The Taliban in Afghanistan have signed seven mining contracts
- These contracts are signed with enterprises that have cooperative relations with foreign partners
- The minerals involved include iron ore, lead, zinc, gold and copper and are distributed in four provinces: Herat, Ghor, Logar and Takhar
The Taliban in Afghanistan have signed seven mining contracts that could lead to an estimated $6.5 billion in investment, AP reported recently. The deal is the biggest signed by the Taliban since they took power two years ago.
The contracts were signed with companies that work with foreign partners, the AP said. The minerals involved include iron ore, lead, zinc, gold and copper and are distributed in four provinces: Herat, Ghor, Logar and Takhar.
According to US media reports, Mining and Petroleum Minister Shahabuddin Dilawar attended the signing ceremony reported on television on Thursday. In an official statement, Dilawal said a gold mining deal in Takhar signed with a Chinese company gave the Taliban government a 65 percent stake for the next five years.
In addition, the agreement signed with Turkey, Iran and the United Kingdom to mine iron ore in Herat province gives the Taliban government a 13% interest for the next 30 years. "Afghanistan will eventually become an iron exporter," he said.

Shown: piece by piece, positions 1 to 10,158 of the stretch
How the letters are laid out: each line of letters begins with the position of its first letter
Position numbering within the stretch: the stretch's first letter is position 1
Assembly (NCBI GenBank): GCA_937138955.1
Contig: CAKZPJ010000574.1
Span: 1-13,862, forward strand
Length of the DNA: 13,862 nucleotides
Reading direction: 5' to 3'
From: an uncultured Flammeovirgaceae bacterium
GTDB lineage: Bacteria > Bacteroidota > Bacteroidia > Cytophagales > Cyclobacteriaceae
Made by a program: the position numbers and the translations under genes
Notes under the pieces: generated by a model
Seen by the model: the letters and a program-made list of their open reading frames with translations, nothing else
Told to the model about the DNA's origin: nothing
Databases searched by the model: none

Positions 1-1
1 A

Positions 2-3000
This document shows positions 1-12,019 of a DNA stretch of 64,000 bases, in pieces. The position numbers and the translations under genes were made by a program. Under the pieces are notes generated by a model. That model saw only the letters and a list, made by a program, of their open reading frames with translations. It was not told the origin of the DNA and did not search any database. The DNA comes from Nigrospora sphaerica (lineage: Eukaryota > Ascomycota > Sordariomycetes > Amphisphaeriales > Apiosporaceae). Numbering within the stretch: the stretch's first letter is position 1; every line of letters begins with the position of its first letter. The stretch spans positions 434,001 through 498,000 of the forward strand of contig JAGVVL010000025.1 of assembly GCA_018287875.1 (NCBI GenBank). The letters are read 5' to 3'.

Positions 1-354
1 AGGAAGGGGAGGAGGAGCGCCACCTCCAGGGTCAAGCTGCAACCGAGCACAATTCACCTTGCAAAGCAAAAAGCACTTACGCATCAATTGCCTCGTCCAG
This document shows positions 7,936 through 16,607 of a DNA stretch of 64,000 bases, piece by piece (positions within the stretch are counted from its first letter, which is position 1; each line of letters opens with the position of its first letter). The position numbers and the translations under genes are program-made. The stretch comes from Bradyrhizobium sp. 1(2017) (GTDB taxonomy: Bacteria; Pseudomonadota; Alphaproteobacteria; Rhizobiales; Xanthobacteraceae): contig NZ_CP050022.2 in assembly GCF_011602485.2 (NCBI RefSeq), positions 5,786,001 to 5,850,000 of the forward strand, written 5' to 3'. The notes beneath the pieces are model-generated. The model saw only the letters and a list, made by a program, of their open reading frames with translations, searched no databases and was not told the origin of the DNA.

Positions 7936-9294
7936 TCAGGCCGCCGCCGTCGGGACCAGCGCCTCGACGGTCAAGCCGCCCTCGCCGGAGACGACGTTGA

The Taliban did not release further details of the contracts, saying only that "the projects will create thousands of jobs and significantly improve the country's economic situation" and will attract $6.5 billion in foreign investment.
However, Javed Noorani, an expert at the Afghan Ministry of Mines, said that "mining projects take many years to come into production, and any agreement data can be misleading before it is completed."
Since taking power in August 2021, the Taliban have been looking to foreign investment to revive the economy, especially the vast mineral resources that have so far remained untapped.
"The Taliban know that Afghanistan has mineral resources, which are wealth, but not easily liquidated wealth," Noorani said. "Mining is a very complex industry that requires appropriate regulatory systems, strategies, institutions and infrastructure. The industry got off to a slow start and was very inefficient at first."
Tamim Asey, a former official at Afghanistan's Ministry of Mines and Oil, said: "The finance and banking sector in Afghanistan is almost paralyzed. The system of regulations and policies in the mining industry is vague and almost non-existent. There is no constitution, let alone a mining code." Editor/Xu Shengpeng
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